Has marijuana legalization made our roads more dangerous? At least one report maintains that Colorado's pot laws haven't led to more highway fatalities. But the Colorado State Patrol remains concerned based on statistics showing that 12.2 percent of all DUI citations issued last year involved cannabis -- although weed was often only one of the factors.
See also: Marijuana Legalization Not Causing More Highway Fatalities, Report Reveals, published August 2014
The scene of a marijuana-and-alcohol-related crash in January 2014.
Colorado State Patrol
A Colorado State Patrol summary of citations involving driving under the influence (DUI) and driving under the influence of drugs (DUID) features the following stats:
• 5,546 citations were issued for DUI/DUID driving actions.
• 354 citations were issued for DUID driving actions where marijuana was the only indicator.
• 674 citations were issued for DUI/DUID driving actions where marijuana was one of the indicators.
• The 12 month average for citations related to marijuana was 12.2 percent of the total DUI/DUID citations.
• January, April, and December were the three highest months for citations involving marijuana usage as a percentage of the overall DUI/DUID citations issued.
• 75 percent of the 2014 DUI/DUID citations issued were the result of proactive motorist contacts.
How alarming are these digits? Drilling more deeply into them offers some perspective. The total citations involving marijuana, according to the numbers above, was 674. That leaves 4,872 in which pot wasn't part of the picture -- suggesting that drinking and driving remains by far a bigger issue.
Moreover, the number of citations in which marijuana was the sole factor is 6.3 percent -- and it's impossible to know its level of culpability in instances of drivers under the influence of multiple intoxicants without looking at each case individually. Take the story of Keith Kilbey, whose arrest after a crash in January 2014 made him the poster child for stoned driving in Colorado. We later learned that in addition to being stoned, he was also incredibly drunk at the time of impact -- more than three times over the legal limit for alcohol intoxication. Blaming pot alone turned out to have offered a very incomplete story of what happened.
A DUI checkpoint in Denver circa July 2013.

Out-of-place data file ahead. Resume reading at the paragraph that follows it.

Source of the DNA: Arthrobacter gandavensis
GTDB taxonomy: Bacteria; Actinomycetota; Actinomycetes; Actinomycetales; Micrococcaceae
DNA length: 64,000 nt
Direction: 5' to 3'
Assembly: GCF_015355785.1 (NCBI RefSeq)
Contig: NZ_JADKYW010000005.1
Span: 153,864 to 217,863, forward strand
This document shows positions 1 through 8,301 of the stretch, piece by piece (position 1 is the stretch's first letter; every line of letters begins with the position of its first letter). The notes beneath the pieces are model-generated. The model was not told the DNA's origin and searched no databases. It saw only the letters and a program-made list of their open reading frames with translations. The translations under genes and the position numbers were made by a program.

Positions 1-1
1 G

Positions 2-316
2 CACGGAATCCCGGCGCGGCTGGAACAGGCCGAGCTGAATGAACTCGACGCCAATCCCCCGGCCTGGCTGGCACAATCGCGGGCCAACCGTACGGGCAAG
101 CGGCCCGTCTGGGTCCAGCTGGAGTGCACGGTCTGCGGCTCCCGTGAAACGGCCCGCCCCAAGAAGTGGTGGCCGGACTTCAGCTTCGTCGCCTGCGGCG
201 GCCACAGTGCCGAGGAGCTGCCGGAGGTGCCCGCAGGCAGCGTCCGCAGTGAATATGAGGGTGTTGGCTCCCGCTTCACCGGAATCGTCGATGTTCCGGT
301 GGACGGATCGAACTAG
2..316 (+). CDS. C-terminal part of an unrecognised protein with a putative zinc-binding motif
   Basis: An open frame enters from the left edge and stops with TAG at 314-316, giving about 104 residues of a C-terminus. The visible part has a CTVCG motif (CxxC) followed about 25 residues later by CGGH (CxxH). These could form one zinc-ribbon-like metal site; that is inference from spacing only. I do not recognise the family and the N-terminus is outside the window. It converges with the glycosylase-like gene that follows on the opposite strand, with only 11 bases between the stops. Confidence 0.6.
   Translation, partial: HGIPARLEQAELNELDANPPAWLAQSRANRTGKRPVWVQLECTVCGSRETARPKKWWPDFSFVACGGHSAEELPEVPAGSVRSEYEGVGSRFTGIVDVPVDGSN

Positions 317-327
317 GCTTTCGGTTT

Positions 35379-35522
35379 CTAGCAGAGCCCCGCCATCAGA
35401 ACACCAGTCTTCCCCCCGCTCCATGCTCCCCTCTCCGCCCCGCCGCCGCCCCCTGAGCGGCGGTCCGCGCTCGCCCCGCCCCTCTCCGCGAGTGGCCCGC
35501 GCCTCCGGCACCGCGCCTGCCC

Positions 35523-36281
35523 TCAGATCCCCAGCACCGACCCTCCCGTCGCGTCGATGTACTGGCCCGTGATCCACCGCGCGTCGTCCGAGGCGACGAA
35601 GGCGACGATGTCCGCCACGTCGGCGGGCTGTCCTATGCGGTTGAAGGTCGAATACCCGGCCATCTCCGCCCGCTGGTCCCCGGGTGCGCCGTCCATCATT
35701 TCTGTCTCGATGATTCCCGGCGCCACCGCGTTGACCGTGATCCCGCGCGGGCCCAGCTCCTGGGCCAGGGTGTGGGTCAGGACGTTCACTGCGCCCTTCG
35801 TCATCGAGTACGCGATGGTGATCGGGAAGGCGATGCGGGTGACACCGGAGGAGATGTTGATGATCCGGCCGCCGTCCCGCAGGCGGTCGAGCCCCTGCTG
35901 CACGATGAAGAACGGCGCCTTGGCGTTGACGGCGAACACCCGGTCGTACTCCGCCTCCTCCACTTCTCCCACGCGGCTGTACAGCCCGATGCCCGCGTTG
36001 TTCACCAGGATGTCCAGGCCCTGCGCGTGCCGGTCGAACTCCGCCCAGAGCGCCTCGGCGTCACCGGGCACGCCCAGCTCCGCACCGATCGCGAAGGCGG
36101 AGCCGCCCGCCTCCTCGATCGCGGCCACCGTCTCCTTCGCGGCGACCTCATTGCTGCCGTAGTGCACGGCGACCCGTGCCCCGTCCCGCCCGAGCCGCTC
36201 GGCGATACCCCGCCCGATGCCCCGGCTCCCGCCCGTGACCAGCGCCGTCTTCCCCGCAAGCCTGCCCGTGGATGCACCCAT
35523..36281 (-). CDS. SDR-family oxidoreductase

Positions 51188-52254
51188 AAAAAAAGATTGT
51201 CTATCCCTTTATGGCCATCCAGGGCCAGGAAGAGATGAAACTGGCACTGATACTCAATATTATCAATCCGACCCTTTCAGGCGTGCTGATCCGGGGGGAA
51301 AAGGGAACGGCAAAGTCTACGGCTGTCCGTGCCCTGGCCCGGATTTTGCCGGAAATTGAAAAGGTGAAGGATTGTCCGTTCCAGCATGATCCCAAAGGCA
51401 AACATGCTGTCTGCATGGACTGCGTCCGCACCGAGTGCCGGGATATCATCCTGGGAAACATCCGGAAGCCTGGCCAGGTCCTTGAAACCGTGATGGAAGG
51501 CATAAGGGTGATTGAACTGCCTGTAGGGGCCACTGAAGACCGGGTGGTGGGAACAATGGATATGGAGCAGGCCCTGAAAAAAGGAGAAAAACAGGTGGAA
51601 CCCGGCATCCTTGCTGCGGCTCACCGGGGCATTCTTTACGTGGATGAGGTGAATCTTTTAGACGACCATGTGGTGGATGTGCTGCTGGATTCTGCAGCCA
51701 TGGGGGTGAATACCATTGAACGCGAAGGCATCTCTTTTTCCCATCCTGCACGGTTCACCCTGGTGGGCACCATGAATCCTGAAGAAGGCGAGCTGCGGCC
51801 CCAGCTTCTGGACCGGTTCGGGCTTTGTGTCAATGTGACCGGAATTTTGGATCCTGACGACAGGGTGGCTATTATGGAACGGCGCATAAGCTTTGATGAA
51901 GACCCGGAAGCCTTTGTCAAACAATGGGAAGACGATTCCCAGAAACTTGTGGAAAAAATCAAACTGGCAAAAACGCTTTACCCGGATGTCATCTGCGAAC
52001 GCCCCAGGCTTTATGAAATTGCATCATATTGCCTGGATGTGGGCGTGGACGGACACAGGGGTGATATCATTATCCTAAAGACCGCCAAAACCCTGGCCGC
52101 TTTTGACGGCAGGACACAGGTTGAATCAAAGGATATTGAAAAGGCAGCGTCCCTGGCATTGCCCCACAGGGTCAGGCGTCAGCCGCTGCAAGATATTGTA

Also important to note is the revelation that 75 percent of marijuana citations came as a result of "proactive motorist contacts" -- in other words, DUI checkpoints. That means only 25 percent of citations involved officers actually pulling someone over for a driving-related violation.
Even so, Colorado Department of Transportation spokesperson Amy Ford expressed distress at the results. "Clearly this arrest data underscores the need for CDOT's Drive High, Get a DUI campaign in 2015," she stressed in a statement. A State Patrol release notes CDOT studies in which 43 percent of marijuana consumers in Colorado said it was okay to drive high, 21 percent of recreational pot users didn't realize they could get a DUI for stoned driving, and 57 percent of smokers admitted they'd climbed behind the wheel within two hours after consumption in the past. Ford added: "We won't be satisfied until everyone in Colorado takes driving high seriously, so the need for awareness and education is paramount,"
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Likewise, Colonel Scott Hernandez, Chief of the Colorado State Patrol, makes it clear the CSP won't be ramping down its focus on marijuana anytime soon. In a statement of his own, he said, "The efforts made in 2014 highlight the Colorado State Patrol's commitment to the citizens of Colorado to make the safe travel along all roads a priority. I am proud of these efforts and will continue to work with our troopers to ensure the safety of all citizens and visitors of our wonderful state."
Send your story tips to the author, Michael Roberts.